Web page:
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Suppose that the phenomena we study comprise about 3 % of the population and we made a two item screening instrument (with dichotomous items). If we think in terms of Rasch /IRT, what is the optimal item difficulty for these two items? and if it's contingent of their covariance - how to test it ? 
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Excellent, thanks! 
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Good afternoon,
I do have a question about my thesis project. I am estimating predictive validity of an assessment, however, I am a bit confused. Assessment consists of major factors,which in their turn consist if smaller dimensions which in their turn consist of smaller constructs. I need to formulate hypothesis but I do not know which levels of the assessment they should include: major factors, dimensions or smaller constructs?
Thank you! 
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Hi Maru,
This is a hard question and one that I don't think you will be able to get a concrete answer to on ResearchGate, at least without being very specific about the construct, dimensions, and outcomes you'd like to predict.
I suggest you schedule a meeting with your mentor and discuss the problem. Be prepared for an answer that consists of suggested readings rather than specific hypotheses.
Here are some other answers that might work for you:
(a) If this is an established instrument, read the original publication carefully for statements by the author(s) to determine the intended use of the instrument, which should implicitly or explicitly include statements about how the numbers derived from the tool should be useful for predicting outcomes.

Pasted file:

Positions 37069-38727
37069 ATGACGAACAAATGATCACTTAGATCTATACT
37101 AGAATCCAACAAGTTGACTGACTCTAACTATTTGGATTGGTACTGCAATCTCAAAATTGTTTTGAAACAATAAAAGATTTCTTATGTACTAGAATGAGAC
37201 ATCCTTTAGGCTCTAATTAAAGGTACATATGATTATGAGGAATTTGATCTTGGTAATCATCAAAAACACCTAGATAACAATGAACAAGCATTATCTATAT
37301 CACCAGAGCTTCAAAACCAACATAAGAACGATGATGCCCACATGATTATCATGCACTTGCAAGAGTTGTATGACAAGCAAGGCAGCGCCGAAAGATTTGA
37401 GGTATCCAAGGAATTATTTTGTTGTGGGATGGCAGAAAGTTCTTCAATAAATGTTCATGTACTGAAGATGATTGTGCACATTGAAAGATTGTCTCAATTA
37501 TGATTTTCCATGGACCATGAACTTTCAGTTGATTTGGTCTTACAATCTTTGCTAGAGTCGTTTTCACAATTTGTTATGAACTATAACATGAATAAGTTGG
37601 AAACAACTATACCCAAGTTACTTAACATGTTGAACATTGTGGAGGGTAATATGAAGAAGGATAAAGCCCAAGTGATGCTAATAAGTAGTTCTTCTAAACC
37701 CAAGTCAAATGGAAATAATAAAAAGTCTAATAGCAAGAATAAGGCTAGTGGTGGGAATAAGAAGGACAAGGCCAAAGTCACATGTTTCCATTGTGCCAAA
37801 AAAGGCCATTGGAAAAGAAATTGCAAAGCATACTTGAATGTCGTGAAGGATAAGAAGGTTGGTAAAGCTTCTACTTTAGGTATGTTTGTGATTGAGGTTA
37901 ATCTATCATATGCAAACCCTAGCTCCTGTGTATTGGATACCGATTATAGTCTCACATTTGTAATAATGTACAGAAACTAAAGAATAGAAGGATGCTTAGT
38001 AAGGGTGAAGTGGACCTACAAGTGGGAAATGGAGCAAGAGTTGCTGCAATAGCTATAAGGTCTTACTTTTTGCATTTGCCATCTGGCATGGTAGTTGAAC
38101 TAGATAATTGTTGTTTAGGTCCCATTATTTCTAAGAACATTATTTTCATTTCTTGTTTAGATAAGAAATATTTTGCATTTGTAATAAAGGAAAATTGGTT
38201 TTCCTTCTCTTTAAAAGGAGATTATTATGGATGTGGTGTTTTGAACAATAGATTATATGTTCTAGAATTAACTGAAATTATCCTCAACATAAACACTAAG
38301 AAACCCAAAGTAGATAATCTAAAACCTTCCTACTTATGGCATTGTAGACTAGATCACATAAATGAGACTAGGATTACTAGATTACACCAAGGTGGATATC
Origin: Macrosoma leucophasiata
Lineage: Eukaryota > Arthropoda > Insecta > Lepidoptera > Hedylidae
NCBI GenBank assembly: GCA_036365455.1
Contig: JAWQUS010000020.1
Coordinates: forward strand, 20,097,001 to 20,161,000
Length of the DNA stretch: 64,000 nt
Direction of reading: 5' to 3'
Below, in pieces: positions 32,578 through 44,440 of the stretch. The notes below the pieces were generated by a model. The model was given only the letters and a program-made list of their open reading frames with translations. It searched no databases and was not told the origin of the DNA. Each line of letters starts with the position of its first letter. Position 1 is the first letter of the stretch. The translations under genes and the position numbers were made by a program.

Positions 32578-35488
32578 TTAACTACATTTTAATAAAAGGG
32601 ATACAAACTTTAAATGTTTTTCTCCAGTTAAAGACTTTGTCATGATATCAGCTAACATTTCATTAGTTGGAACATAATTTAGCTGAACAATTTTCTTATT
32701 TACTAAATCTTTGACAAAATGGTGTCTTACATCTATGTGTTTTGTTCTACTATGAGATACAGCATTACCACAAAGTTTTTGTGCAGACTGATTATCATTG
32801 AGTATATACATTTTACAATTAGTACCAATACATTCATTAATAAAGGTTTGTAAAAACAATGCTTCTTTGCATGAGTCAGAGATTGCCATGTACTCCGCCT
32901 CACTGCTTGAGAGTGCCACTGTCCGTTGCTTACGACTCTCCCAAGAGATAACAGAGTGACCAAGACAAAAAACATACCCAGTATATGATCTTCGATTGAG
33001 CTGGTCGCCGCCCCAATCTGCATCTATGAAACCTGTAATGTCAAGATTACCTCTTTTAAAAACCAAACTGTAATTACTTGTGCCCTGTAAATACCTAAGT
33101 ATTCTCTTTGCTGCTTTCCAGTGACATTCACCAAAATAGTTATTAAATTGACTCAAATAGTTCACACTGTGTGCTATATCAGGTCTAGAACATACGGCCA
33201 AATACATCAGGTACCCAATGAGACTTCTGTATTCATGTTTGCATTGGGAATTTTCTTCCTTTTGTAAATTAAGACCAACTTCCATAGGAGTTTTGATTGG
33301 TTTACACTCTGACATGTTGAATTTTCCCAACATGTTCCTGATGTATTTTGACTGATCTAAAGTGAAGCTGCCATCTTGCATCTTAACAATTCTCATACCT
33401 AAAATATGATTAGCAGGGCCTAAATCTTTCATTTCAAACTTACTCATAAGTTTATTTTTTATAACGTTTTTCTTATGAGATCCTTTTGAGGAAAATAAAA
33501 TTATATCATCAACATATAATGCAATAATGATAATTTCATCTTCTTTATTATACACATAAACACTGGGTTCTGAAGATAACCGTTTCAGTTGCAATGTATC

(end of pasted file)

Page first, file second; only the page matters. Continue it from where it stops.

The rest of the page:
(b) In my experience, it is better to formulate your hypotheses involving broader domains than specific domains. In the first case, if all of your factors, dimensions, and constructs are positively correlated, you will be unlikely to be able to detect specific effects attributable to the different aspects of the measurement. And even if you do detect differences, they are unlikely to be reliable or reproducible. 
Good Luck
Rich
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I have translated the Ryff Psychological Well-being scale into Vietnamese and collected 800 responses from university students.  The main construct is psychological well-being, which is comprised of 6 distinct dimensions. I used the 54-item scale with 9 items per scale (9 times 6 = 54).
The items appear to be formative and not reflective thus I am told that an EFA is not appropriate for formative items.
I want/expect to confirm that the Vietnamese version also shows the 6 dimensions found by previous research.  So how should I proceed?  I have not found a clear standardized approach to handle this question.  The videos and writings I have read do not seem to agree on the appropriate method to take.
Anyone who has done this kind of work I would love to hear from you.  Thanks.
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Dr. Ahmad,
Thanks for your response.  The original scale has identified six dimensions.  My initial EFA showed 17 factors.  However, this may be due to the items in each scale being formative instead of reflective in nature.  I was told that the EFA does not work on formative items.  And the CFA indices do not support the original model.  Do you see my situation?